The Book of 2 Kings
Questions from last week’s lesson:
- What is in the book of 1 Kings?
- How does 1 Kings help us today?
- 1 Kings records the death of David and Solomon’s reign. The book recounts the building of the temple and the divided kingdom after Solomon’s death. The book also tells of the prophetic ministry of Elijah and has the famous contest with the prophets of Baal.Book Summary: 1 Kings shows that the curse of sin is death and all who have sinned will die, so the only hope is in God who raises the dead.
- Understanding 1 Kings helps us consider how we respond to God’s word. Are we like the kings and people who refuse the word given to us? Are we like Israel and Judah, who wanted to live like the nations of the world rather than as the people of God?Understanding 1 Kings helps us understand the larger purposes of God, which he will fulfill. God doesn’t exist and work to fulfill our hopes and dreams of our best life now, nor to bail us out of trouble and make America great.Understanding 1 Kings helps us get past the idea that human government can or will save us. Human government is necessary and ordained by God. It brings certain benefits. However, human governments are fundamentally flawed because of the fallenness of the humans in them. Our hope is in the coming of the wise and righteous King Jesus.
IntroductionWhat is in the book of 2 Kings? 2 Kings has many well known events, such as Elijah being carried to heaven in a chariot of fire and Elisha getting a double portion of Elijah’s spirit. It also has extraordinary events like the children making fun of Elisha’s bald head and two bears killing 42 children. 1 Kings tells of the raising of the Shunammites’s son to life and the healing of Namaan the leper.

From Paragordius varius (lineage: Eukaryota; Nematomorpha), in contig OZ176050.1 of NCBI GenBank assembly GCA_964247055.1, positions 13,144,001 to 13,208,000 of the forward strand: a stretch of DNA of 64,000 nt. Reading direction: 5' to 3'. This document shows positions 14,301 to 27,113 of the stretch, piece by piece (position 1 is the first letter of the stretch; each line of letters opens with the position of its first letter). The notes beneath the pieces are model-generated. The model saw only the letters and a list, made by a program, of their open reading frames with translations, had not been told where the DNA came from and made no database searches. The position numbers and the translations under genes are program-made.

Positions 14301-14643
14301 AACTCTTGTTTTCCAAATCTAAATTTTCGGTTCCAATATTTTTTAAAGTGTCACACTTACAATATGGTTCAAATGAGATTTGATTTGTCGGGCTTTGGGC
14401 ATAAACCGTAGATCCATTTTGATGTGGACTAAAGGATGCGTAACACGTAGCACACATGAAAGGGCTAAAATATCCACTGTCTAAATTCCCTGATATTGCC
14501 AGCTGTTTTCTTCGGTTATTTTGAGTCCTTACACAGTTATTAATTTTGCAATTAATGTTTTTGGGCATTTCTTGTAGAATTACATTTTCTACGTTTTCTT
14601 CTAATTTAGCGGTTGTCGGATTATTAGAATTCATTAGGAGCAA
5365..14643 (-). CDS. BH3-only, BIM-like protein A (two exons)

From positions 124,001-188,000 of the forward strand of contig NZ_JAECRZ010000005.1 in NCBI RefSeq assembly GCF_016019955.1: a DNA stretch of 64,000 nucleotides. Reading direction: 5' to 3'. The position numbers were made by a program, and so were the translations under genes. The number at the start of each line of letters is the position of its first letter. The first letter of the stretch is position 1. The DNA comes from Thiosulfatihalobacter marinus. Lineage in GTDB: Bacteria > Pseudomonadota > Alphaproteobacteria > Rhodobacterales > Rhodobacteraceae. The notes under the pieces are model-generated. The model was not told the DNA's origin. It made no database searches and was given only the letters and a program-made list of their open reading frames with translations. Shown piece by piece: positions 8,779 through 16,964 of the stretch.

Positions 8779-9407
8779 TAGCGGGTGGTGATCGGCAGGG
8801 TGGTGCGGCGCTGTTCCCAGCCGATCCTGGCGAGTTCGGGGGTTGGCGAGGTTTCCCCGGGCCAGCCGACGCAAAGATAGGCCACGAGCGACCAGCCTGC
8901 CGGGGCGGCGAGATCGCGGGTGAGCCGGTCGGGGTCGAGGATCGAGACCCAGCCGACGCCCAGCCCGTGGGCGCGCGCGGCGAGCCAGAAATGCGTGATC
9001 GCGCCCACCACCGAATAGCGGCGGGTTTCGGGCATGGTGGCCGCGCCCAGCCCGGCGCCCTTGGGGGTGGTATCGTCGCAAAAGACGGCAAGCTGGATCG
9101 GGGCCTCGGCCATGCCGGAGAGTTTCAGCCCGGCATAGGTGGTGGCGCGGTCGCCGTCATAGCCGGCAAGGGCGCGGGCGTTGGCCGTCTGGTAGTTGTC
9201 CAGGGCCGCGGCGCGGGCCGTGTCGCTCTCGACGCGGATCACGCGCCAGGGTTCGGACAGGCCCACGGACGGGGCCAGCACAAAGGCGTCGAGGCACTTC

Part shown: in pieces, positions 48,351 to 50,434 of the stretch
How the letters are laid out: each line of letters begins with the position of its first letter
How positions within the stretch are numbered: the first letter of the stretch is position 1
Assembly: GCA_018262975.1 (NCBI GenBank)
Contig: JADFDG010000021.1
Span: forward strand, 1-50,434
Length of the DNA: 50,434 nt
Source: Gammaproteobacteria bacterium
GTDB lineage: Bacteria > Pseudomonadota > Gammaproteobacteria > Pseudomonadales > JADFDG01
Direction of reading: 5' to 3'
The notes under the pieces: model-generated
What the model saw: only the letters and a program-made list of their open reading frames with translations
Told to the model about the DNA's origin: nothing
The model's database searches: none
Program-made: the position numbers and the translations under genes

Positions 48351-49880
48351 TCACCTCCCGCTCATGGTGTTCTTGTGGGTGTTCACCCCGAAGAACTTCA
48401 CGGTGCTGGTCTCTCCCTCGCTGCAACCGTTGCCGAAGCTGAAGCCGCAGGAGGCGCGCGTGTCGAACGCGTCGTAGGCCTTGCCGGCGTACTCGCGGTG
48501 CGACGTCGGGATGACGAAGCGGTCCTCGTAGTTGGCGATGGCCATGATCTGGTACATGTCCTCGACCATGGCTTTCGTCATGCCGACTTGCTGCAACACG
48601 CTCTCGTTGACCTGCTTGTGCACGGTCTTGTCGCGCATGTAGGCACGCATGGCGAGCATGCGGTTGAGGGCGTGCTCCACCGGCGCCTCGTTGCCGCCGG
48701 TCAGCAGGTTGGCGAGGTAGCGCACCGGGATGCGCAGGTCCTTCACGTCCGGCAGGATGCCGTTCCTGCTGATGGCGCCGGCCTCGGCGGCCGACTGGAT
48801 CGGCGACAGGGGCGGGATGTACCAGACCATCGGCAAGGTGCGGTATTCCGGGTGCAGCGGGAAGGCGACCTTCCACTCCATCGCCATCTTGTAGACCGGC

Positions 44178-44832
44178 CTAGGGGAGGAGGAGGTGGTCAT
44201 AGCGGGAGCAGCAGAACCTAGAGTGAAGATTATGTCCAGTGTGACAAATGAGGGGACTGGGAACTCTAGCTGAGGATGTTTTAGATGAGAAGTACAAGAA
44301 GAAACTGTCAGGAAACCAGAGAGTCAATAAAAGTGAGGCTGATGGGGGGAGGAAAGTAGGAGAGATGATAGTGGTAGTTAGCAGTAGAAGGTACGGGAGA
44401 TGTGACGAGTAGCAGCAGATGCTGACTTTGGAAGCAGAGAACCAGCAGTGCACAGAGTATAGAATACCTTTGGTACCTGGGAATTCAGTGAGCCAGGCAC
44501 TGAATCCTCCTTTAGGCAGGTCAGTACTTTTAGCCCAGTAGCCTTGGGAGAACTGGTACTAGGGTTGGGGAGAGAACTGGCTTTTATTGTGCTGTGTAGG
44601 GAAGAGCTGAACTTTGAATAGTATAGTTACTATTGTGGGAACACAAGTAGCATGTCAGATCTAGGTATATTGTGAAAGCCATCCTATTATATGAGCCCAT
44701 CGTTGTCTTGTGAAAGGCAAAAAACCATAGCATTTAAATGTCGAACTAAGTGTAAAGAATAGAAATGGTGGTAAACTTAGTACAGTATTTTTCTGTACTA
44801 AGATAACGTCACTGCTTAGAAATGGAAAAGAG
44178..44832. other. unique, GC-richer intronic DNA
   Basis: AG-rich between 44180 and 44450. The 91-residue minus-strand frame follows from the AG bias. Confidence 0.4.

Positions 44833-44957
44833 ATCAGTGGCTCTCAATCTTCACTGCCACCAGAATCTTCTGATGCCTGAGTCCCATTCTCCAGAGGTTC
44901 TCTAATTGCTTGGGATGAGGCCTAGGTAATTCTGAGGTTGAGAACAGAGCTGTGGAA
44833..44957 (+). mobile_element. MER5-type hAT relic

1 Kings records the ends of both the northern and southern kingdoms. Samaria fell to the Assyrians and the northern kingdom of Israel was carried away. Judah experiences a brief revival, Josiah finds the book of the law, but Jerusalem falls to the Babylonians and Judah is exiled to Babylon.
Summary Statement: 2 Kings concludes the story of the death of the divided kingdoms of Israel and Judah, demonstrating the judgment of sin and the hopelessness of kings, priests, prophets, wisdom, law, and the temple to save them from death. The only hope is in God who raises the dead.
This lesson covers the book of 2 Kings. We will look at the structure and content of the book, along with major themes and practical applications to modern readers. We will consider what 2 Kings reveals about Christ and his kingdom as it fits into the Bible’s main story.
2 Kings is the seventh book of history and continues from 1 Kings. The book is mostly historical narrative and alternates between the kings of Israel and Judah. The book covers nearly 300 years of time and 29 kings combined between the two kingdoms.
2 Kings chronicles the divided kingdoms to their ends. The northern kingdom is covered from the reign of Ahaziah (853-852 BC) to the reign of Hoshea (732-723 BC), which is about 129 years. The northern kingdom is carried away by the Assyrians in 722 BC. The southern kingdom is covered from the reign of Jehoshaphat (853-848 BC) to the reign of Zedekiah (597-586 BC), which is about 267 years. The kingdom of Judah is carried away into captivity after Jerusalem is destroyed by the Babylonians in 586 BC.
2 Kings also mentions many prophets, such as Elijah (1-2), sons of prophets (2, 4), Elisha (2-9, 13), false prophets (3), a young prophet (9), Jonah (14), Isaiah (18-20), and Huldah who was a prophetess (22). Israel and Judah both continue to reject God’s word that is sent to them and, despite small revivals, go into exile out of the land of promise.